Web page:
Former club Arsenal came calling following Don Howe’s resignation in 1986. Having not won a trophy in seven years, the Arsenal board were keen to get the club back into silverware contention during a time where the Merseyside teams were sweeping the majority of the trophies. He added a stricter discipline to the dressing room and Arsenal instantly became winners. They won the League Cup in his first season in charge.

Building a team around young skipper Tony Adams and a tight defence, the flair of Paul Merson, Alan Smith and Michael Thomas took Arsenal towards the league title in sensational circumstances in 1989. Thomas scored the vital second goal on the final evening of the season at Anfield to win the game against Liverpool FC. The 2-0 victory was enough to snatch the title away from the Reds’ grasp. Two seasons later, he led the North Londoners to another title, losing just one league match all season with the likes of Swedish winger Anders Limpar and future England no.1 goalkeeper David Seaman added to his valuable assets.

Premier League management

In 1992, Arsenal were considered among the title favourites for the first Premier League season but started badly with back-to-back defeats to surprise packages Norwich City and Blackburn Rovers. A victory at Anfield did follow a week later but league form was inconsistent and the team finished tenth – Graham’s lowest finish in the league. However, that disappointment was soothed by a domestic cup double, beating Sheffield Wednesday in both matches.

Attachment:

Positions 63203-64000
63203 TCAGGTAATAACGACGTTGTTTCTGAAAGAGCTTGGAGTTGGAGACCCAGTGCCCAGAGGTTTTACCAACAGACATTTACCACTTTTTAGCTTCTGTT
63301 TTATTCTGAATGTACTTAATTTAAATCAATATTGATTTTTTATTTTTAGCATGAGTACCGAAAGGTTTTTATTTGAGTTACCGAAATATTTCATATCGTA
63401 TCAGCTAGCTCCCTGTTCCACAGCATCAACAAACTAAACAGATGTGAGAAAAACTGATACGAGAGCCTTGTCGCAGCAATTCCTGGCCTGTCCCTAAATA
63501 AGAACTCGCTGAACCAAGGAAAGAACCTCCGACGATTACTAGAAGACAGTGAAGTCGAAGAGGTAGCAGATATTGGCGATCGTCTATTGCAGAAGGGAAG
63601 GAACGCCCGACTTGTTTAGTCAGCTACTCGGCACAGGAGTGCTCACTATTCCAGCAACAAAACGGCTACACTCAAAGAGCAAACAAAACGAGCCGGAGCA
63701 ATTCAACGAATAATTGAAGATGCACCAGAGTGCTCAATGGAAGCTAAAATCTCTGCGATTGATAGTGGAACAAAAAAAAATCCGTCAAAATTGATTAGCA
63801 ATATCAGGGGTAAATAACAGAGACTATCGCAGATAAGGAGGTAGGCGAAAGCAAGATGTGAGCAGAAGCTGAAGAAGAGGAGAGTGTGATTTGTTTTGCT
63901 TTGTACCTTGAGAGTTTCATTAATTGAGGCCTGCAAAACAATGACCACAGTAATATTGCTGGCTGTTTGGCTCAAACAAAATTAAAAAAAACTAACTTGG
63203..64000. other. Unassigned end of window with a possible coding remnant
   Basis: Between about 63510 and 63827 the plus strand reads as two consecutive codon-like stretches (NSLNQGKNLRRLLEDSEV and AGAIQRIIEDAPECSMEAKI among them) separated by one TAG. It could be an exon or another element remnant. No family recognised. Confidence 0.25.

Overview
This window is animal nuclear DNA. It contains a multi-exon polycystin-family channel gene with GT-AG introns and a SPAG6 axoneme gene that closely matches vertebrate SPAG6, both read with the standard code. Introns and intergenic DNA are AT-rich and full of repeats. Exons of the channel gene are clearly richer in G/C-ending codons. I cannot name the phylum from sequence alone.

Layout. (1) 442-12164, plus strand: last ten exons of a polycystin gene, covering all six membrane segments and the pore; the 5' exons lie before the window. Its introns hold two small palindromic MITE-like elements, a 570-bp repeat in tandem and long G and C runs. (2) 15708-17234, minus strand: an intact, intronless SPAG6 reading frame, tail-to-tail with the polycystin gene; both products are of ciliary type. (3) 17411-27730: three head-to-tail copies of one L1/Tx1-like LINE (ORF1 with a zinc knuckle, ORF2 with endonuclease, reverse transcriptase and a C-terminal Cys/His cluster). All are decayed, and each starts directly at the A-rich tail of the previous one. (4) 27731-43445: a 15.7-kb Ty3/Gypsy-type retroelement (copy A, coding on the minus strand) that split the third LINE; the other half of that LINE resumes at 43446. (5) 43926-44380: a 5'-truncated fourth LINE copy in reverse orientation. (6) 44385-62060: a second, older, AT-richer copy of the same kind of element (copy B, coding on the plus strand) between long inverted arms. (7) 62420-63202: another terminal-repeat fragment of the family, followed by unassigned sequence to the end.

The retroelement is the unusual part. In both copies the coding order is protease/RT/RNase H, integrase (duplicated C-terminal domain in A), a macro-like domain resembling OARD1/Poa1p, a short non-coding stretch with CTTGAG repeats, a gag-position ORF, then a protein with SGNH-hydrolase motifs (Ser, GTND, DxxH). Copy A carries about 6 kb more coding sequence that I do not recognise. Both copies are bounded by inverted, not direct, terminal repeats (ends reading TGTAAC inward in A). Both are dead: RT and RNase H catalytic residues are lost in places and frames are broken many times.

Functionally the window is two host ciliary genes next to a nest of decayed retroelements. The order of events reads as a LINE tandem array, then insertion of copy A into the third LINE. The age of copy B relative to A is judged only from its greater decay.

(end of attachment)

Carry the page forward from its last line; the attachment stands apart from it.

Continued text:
Graham’s side became very defence-minded and was almost fully reliant on goals from Ian Wright. They averaged just 48 league goals in each of the Premier League’s first three seasons and were the lowest scorers in the division during the inaugural season. His reign at Arsenal ultimately ended very controversially. In late 1994, it emerged Graham had accepted a £425,000 payment from a Norwegian agent, Rune Hauge following the signings two years earlier of Scandinavian pair, Pal Lydersen and John Jensen. Graham was sacked by the club in February 1995 and the FA later banned him for a year for his part in the transfer dealings.